Both first- and third-party claims require accurate evaluation of both causation and the resulting loss. Webster’s New World Dictionary defines “forensic” as being:
- of, characteristic of, or suitable for a law court, public debate, or formal argumentation;
- specializing in or having to do with the application of scientific, especially medical knowledge in legal matters, as in the investigation of crime.
Because of the many CSI-type (crime scene investigation) programs and criminal trials on television, “forensic” is often associated with investigating something illegal.
Use of experts in a variety of fields, engineering, medical specialties, geology and many other professions is a part of the forensic investigation by the adjuster. Adjusters often use accountants familiar with auditing the factors involved in insurance claims, such as in a business income loss. Other uses include hiring a qualified accountant when fraud is suspected, perhaps as an expert court-tested witness. In an employee dishonesty claim, however, the insured must prove the loss, which may require the insured to hire an accountant. If the adjuster is unconvinced, the insurer may hire an accountant, too.
Forensic accounting often becomes necessary in a major environmental disaster, where hundreds or thousands of claimants allege loss of income due to pollution, but must prove their loss in a “forensic” manner. For example, during the 2010 BP oil spill cleanup and aftermath, thousands of claimants alleged loss of income because of the spill and resulting oil-soaked beaches. When claims were submitted, one of the first requests undoubtedly was to review the most recent years’ tax returns. Those who dealt on a cash-only basis or who failed to keep accurate records found that, despite the fact that they might have lost income, the burden of proof was on them, not BP.
Claimants, law firms and adjusters administrating such claims could call upon a forensic accountant to try to reconstruct the individuals’ losses. Those who had not reported income to the IRS obviously had both a legal problem and a more difficult job proving their loss. Yet there are ways. While a claimant might not have records, often those with whom such a person dealt would have records that could be used. A boat owner would have fuel or maintenance costs that could be verified; seafood purchasers would generally keep accounts of what they paid a fisherman, for example. A record proving an alleged loss could be reproduced from data unavailable to the claimant, but obtainable by the accountant.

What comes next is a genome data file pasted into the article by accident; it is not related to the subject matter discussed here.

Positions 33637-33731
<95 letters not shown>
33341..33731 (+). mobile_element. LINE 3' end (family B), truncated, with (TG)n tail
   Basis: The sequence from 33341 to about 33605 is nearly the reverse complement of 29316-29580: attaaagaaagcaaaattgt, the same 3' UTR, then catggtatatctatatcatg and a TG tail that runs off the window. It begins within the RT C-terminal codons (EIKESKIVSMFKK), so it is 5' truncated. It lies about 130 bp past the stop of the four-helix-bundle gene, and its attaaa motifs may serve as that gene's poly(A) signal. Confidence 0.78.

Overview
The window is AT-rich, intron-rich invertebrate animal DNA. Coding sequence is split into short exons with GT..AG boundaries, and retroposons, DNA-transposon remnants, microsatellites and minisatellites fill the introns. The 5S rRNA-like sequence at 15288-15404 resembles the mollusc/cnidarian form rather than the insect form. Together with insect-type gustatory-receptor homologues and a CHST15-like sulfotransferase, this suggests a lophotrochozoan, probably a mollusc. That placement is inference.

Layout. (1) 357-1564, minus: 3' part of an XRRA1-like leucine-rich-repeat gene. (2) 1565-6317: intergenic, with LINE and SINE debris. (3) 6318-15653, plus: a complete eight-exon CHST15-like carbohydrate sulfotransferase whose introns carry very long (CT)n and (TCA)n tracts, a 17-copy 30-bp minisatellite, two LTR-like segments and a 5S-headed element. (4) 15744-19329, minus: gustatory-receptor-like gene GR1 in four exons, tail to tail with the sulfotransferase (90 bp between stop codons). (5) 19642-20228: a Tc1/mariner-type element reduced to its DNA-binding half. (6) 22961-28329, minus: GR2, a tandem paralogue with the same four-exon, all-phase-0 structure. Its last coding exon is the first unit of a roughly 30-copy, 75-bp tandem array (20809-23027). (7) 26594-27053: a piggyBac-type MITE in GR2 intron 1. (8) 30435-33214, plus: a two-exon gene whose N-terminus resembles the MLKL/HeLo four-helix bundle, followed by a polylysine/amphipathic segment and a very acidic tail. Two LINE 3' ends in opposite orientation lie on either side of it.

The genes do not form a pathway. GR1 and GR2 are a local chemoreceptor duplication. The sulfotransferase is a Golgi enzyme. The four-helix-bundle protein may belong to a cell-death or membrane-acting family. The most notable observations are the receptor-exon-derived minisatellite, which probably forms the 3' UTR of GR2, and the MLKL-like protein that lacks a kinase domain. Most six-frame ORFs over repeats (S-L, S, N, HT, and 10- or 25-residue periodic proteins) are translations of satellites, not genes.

False or fraudulent claims and financial crimes often call for a forensic accountant. When a bookkeeper “cooks the books” to hide theft until the employer suspects and audits, it may take the insured’s accountant a year or more to figure out how much was stolen. Financial thieves go to great lengths to hide their embezzlements. But when the financial thief is a hacker, perhaps operating from a foreign country, determining the loss amount can be even tougher. In a computer fraud case involving an outside hacker (or a combination of an insider and an outside hacker), a forensic accountant’s audit may be less to detect the criminal hacker’s identity than to determine the stolen amount so that the insured can pursue a claim under various policies. The insured, and not the insurer, must prove the loss.
It is because of claims situation involving a variety of income or crime losses that Crawford & Company®’s Educational Services offers both classroom and KMC on Demand courses that cover the intricacies of insurance coverage, contract and liability issues and an understanding of damages and loss.
This article originally ran in the April 2016 edition of Take Note, Crawford Educational Services’ monthly online newsletter. For a free online subscription, sign up here.